Nettle Tea

drink nettle tea

Nettle tea has been used as a natural folk remedy for centuries. Also referred to as stinging nettle, the botanical is known for its tonic properties. It is rich in a number of nutrients, including calcium, vitamin K, beta carotene, and iron.

Nettle is sold in dry-leaf form or in pre-made tea bags. Though, you can easily gather your own nettle, as long as you have a pair of thick gloves (to avoid skin irritation) and a pair of gardening scissors. Nettles lose their sting once they’re added to boiling water to make tea.

Anecdotal Uses

While nettle tea has a long history of use as an herbal elixir, the plant has not been widely studied, so there’s little scientific information available to back up the many health claims. Still, for those believing in its curative properties, stinging nettle is used to help ease a number of infections, allergies and disorders, including:

  • respiratory allergies and problems, including hay fever, asthma and coughs
  • disorders of the joints, including arthritis
  • skin problems such as eczema
  • blood sugar imbalances, including those caused by diabetes
  • high blood pressure and water retention

It is important to note that nettle should never be used as a replacement for seeking advice and care from your doctor. Rather, the herbal brew should be viewed as a supportive treatment.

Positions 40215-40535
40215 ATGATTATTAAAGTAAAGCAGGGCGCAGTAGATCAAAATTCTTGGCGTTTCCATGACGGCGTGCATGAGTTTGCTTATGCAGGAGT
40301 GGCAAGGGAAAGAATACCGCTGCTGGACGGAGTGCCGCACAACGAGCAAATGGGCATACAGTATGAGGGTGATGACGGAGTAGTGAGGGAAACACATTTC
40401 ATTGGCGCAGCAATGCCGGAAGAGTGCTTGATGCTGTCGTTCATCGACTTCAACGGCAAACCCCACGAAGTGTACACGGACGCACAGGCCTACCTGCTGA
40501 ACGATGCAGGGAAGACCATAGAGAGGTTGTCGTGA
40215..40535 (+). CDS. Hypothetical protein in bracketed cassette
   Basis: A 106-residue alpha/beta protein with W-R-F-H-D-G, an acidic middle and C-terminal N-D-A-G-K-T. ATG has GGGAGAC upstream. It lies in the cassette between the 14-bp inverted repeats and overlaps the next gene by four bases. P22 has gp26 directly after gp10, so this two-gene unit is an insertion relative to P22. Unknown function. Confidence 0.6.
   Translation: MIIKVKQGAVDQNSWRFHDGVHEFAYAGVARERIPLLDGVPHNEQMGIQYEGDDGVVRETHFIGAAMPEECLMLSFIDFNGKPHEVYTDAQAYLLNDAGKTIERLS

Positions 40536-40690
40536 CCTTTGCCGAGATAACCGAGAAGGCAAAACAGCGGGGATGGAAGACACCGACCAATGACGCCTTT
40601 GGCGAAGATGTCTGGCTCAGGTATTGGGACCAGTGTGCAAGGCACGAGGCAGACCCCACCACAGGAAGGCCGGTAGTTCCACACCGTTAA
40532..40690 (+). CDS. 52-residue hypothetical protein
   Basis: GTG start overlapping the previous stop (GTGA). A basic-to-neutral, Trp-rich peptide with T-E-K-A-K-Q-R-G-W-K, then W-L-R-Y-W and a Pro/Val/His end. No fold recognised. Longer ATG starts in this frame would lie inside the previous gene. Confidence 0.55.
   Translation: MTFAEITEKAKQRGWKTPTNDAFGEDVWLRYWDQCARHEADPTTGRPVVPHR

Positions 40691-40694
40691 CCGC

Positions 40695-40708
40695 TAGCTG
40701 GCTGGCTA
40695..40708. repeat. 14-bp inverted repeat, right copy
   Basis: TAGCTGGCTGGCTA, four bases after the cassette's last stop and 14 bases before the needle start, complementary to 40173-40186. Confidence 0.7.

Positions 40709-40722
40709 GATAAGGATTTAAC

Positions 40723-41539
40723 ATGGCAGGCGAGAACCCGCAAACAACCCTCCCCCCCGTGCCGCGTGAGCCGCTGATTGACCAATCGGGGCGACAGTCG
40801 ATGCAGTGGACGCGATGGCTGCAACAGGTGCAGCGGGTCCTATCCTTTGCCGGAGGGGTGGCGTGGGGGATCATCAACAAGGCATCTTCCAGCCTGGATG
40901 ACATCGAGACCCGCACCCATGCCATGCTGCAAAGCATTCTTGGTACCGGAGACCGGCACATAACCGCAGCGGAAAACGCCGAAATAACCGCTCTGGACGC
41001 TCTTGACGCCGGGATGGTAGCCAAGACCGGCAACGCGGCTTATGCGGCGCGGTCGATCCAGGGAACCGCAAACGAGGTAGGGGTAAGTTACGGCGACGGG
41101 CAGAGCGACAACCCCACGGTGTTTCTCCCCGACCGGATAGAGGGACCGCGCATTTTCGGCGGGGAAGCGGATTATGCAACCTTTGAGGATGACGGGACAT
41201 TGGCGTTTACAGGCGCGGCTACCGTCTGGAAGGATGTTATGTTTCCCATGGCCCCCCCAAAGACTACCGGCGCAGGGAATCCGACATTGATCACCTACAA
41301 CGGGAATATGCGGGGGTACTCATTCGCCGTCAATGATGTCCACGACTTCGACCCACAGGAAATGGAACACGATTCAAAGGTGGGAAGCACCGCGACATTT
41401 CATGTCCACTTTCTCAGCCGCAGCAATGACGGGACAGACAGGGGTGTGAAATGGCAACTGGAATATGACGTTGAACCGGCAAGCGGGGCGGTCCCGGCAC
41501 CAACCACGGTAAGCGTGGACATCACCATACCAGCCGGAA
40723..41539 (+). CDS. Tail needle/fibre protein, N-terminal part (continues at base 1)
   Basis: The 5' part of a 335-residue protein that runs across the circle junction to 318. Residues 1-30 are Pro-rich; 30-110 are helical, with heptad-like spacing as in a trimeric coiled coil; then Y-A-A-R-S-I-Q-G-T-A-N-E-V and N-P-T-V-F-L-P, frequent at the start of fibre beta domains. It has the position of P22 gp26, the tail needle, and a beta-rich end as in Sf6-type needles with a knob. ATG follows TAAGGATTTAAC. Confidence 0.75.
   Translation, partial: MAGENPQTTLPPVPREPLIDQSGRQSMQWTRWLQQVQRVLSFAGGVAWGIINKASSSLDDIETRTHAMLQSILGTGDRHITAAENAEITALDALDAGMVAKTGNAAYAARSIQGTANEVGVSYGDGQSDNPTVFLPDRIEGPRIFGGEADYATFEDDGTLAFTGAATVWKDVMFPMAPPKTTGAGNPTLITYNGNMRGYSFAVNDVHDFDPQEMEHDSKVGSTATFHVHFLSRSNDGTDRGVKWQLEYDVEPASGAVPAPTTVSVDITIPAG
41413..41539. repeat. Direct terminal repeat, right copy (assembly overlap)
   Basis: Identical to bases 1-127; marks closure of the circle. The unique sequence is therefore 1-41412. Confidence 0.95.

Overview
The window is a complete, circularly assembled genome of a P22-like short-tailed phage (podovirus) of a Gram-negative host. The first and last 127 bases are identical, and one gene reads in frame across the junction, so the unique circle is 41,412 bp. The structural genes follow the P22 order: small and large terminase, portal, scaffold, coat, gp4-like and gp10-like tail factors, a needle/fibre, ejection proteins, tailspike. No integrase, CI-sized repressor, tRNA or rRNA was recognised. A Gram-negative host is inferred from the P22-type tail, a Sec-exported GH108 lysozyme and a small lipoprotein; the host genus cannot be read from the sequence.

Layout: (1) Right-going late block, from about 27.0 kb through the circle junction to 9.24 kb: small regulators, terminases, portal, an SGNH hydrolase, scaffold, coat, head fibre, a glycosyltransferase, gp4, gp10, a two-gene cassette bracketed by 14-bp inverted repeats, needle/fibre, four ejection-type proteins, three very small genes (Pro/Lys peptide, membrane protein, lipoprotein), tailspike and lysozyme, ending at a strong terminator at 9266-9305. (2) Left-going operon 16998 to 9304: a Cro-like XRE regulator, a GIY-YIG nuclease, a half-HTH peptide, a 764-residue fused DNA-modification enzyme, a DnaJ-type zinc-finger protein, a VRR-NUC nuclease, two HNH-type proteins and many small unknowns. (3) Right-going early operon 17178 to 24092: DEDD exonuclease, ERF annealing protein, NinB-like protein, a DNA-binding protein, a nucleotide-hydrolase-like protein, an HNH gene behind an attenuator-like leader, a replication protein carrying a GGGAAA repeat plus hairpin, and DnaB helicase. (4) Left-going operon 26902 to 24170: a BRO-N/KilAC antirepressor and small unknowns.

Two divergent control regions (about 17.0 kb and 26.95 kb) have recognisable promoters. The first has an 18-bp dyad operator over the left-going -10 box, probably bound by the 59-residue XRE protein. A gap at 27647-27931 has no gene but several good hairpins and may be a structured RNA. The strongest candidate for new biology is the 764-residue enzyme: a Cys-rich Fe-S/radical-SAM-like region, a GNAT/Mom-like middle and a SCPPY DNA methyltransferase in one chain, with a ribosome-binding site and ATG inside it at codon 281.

In many countries, the drinking the herbal tea serves as a general tonic to improve health, strengthen the immune system, and detoxify the body. Because nettle tea is a diuretic, it can be used to stimulate the kidneys to cleanse themselves and eliminate toxins. The plant is now being studied as a potential treatment for rheumatism and gout.

Nutritional Information

Stinging nettle contains an impressive amount of nutrients. A cup of tea contains 500+ percent of your daily needs of vitamin K, 43 percent of your daily requirements of calcium, and 36 percent of the daily needs of vitamin A.

It also contains vitamin B6, manganese, magnesium, and folate. That single cup also provides you with 25 percent of your daily fiber needs.

How to Drink the Tea

The brew from nettle has a bitter taste – somewhat similar to mustard greens but "wilder" – that might put some people off. You can soften the flavor by adding a touch of lemon or some honey.

The longer you steep nettle leaves or tea bags in boiling water, the stronger and bitter the tea will turn out. If you haven't tried drinking the brew before, start with a lighter infusion.

Cold tea might be easier to drink than hot tea if you’re not used to the flavor, especially when you add a touch of sugar. Because the tea is a diuretic, don’t drink more than two or three cups per day.

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